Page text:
The Gift Outright : by Robert Frost || Analysis

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The Gift Outright

The land was ours before we were the land's.
She was our land more than a hundred years
Before we were her people. She was ours
In Massachusetts, in Virginia,
But we were England's, still colonials,
Possessing what we still were unpossessed by,
Possessed by what we now no more possessed.
Something we were withholding made us weak
Until we found out that it was ourselves
We were withholding from our land of living,
And forthwith found salvation in surrender.
Such as we were we gave ourselves outright
(The deed of gift was many deeds of war)
To the land vaguely realizing westward,
But still unstoried, artless, unenhanced,
Such as she was, such as she would become.

The land was ours before we were the land's. She was our land more than a hundred years Before we were her people. She was ours In Massachusetts, in Virginia, But we were England's, still colonials, Possessing what we still were unpossessed by, Possessed by what we now no more possessed.
The Gift Outright

Summary and Analysis

Introduction:

      The Gift Outright is a great patriotic poem, and among the finest of Frost's smaller lyrics. Randall Jarrell acclaims it as the best patriotic poem ever written about our own country. This poem was first published in 1942, in the volume entitled A Witness Tree. Frost himself felt that the poem is a nice piece of blank verse, "a history of the United States in Sixteen lines". And said that "It is all my politics, my national history. Untermeyer feels that the poem is thoughtfully patriotic. The love of country is not expressed in screaming or hysterical flag waving but in a salvation of faith, in surrender to the land. The late President Kennedy recognised the worth of the poem and called upon Frost to recite this poem, at the Inaugural Ceremony at White House, when he took office.

Development of Thought:

      This poem traces, in a most simple and unassuming manner, the whole history of the American people, their resistance to foreign domination and their complete identification with their Virgin country, through selfless showering of love. Since its publication, it nas been a constant source of inspiration to the Americans.

      The poem begins with an account of the British colonists who for more than a hundred years called America, their possession, their colony. Brower comments on the pun on the world possess and says that deepest feelings of patriotism are expressed through this pun. The love of land, the feeling of patriotism was for away from their souls. They did not give love to the land where they lived. With the passage of time, they made it their own, by surrendering themselves to it selflessly. It was this surrender to noble ideal of patriotism that strengthened and inspired them, making them capable of noble achievements. It was this gift outright that enriched their souls. It was the love of their motherland that propelled them westwards to discover the virgin glory and simplicity of their land. Changes in the physical nature of their land cannot diminish or change their love for their country.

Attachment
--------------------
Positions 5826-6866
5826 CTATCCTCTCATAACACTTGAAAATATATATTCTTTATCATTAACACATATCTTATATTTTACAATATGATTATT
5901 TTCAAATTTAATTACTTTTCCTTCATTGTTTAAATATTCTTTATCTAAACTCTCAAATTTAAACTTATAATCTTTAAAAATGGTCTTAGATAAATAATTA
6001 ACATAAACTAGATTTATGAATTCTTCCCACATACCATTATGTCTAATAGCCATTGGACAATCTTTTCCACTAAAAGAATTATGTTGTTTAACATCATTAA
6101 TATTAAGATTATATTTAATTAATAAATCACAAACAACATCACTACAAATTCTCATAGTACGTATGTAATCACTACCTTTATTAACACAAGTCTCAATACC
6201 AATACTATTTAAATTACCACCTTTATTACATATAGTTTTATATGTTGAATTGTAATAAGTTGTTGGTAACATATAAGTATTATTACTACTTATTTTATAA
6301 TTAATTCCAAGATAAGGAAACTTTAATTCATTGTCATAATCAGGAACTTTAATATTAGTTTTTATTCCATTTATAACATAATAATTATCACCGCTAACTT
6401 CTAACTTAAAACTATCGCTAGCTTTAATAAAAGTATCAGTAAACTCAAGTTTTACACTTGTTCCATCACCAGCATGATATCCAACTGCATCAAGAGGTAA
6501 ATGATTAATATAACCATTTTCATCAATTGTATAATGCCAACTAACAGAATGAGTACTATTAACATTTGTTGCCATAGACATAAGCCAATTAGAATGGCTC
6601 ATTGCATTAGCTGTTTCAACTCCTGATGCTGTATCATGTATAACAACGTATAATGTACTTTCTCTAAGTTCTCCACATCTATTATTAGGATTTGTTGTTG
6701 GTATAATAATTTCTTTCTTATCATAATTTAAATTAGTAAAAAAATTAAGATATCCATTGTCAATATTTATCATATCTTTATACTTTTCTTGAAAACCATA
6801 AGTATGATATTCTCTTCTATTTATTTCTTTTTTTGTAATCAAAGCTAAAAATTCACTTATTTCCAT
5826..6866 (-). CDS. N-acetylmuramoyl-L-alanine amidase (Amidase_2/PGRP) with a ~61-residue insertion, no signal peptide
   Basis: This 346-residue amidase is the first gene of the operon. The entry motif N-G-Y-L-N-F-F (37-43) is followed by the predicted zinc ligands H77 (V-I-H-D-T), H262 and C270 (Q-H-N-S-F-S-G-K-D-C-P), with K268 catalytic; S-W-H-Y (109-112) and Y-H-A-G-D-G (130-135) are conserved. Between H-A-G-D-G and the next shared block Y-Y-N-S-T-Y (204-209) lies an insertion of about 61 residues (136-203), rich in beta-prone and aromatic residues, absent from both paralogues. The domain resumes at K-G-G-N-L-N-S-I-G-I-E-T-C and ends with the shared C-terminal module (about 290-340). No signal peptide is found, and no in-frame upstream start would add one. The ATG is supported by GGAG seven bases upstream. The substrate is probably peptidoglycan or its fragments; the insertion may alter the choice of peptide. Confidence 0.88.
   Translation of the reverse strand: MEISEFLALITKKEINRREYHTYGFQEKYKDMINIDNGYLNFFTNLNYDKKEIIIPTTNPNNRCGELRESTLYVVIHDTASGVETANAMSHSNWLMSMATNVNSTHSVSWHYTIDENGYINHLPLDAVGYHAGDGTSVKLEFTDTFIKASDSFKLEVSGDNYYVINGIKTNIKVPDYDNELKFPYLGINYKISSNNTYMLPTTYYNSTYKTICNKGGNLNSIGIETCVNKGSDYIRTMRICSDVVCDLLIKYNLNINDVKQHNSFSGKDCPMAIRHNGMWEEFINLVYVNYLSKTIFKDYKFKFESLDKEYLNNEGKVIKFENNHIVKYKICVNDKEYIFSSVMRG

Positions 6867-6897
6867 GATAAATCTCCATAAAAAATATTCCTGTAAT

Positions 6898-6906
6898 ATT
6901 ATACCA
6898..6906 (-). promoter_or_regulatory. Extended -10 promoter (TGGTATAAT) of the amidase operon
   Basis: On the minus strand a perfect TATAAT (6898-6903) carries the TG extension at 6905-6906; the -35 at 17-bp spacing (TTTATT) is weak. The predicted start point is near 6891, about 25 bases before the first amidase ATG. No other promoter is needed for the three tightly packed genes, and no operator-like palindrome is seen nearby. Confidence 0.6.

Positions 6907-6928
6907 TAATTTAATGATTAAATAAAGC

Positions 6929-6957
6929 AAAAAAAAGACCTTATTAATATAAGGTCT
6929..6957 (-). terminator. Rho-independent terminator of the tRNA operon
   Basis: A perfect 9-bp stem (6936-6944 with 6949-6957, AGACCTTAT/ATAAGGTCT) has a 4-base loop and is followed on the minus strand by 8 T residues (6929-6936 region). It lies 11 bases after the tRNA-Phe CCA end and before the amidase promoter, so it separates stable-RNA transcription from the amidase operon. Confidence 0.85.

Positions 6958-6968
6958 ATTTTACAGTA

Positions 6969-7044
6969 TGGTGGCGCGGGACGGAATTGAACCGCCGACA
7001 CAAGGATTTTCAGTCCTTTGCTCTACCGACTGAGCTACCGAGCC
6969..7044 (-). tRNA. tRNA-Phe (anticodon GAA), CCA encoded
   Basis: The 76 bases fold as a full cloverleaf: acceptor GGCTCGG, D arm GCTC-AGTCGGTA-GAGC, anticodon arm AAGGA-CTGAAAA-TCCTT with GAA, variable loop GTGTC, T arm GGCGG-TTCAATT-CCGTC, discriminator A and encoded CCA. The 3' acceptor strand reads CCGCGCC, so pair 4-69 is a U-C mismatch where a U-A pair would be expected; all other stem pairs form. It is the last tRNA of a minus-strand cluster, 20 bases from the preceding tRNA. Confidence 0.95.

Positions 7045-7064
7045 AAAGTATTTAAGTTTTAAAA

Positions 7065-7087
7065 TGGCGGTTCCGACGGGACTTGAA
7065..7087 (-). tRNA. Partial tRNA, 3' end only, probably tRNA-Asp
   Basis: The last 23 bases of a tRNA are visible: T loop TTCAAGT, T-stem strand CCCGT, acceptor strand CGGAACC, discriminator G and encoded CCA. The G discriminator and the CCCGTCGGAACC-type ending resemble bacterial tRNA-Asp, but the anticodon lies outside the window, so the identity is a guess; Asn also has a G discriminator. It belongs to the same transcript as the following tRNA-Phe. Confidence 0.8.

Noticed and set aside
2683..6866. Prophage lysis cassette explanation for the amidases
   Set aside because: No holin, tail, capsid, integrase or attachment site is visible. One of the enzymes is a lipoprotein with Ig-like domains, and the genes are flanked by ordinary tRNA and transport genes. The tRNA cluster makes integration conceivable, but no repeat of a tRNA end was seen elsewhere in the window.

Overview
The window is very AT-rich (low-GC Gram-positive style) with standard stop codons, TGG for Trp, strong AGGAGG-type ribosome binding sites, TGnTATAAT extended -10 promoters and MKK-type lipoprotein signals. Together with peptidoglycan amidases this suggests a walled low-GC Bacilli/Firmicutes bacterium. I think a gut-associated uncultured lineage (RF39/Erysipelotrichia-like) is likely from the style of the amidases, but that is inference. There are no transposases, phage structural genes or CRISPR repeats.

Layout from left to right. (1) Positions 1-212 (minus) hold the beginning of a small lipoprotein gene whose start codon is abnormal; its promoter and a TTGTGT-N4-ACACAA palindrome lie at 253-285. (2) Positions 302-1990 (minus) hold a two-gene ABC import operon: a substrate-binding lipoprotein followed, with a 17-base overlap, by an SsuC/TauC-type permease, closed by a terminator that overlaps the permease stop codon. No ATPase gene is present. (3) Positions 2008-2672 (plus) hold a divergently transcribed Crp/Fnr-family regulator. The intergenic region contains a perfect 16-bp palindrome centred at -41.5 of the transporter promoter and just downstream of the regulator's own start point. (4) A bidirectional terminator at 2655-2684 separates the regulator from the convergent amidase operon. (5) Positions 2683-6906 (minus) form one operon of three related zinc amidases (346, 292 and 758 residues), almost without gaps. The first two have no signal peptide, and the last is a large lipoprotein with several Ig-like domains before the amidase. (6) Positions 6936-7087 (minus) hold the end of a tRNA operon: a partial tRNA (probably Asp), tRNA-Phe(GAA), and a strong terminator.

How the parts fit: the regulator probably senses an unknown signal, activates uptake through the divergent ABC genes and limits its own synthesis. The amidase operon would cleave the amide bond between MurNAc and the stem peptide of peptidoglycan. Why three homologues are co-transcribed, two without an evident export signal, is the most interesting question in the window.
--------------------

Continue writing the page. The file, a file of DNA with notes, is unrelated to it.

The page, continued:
Critical Appreciation:

      Critics have lavished some of the highest praise on the poem. I have already quoted Jarrell, Untremeyer and Brower. Let us see how it is different from ordinary patriotic poems. This poem is to our great relief free from exaggerated sentiments and militant jingoistic attitude. The patriotic sentiment is different from the feeling of possession. This is of course the starting point; the feeling of patriotism stems out, grows from a feeling of possession, a sense of belonging. As Thompson points out, this love might change into the love of a miser. But we can always interpret the images of profits and dividends in terms of spiritual worth. He is not a slave: he is a lover. The Gift Outright is free from political propaganda, which is rare with most patriotic poems. Brower is very sure that Frost was 'making a poem and not a national Monument'. The poem may be described as the state of American mind - its reactions to colonialism.

      The Gift Outright is a poem in which frost expresses his feelings for his motherland, America. He speaks here of the intimate relationship between men and their native lands. It is a great patriotic poem. What the great leaders and statesmen visualised in the dictum 'Government of the people, by the people, for the people' must be realized by the citizens by means of strenuous active endeavour. The land and the people grow towards a chosen goal.

      The poem deals with the problem of how a nation achieves true nationhood. Frost traces a concise history of America and reveals the contradictions in the American mind through the centuries of the establishment and growth of the nation. The Gift Outright is better described as a poetic definition of an American state of mind, a compact psychological essay on colonialism", says Brower. Frost uses a religious metaphor in the poem - 'salvation in surrender'. The phrase; 'such as she would become', clearly suggests the process of growth present in any living thing or society. It is not the reaching of a fixed goal, but a growth towards chosen goals.

Conclusion:

      This poem is rightly adjudged one of the best and most popular poems of Frost. It will stand the lest of time and shine as a star, bright and peerless.

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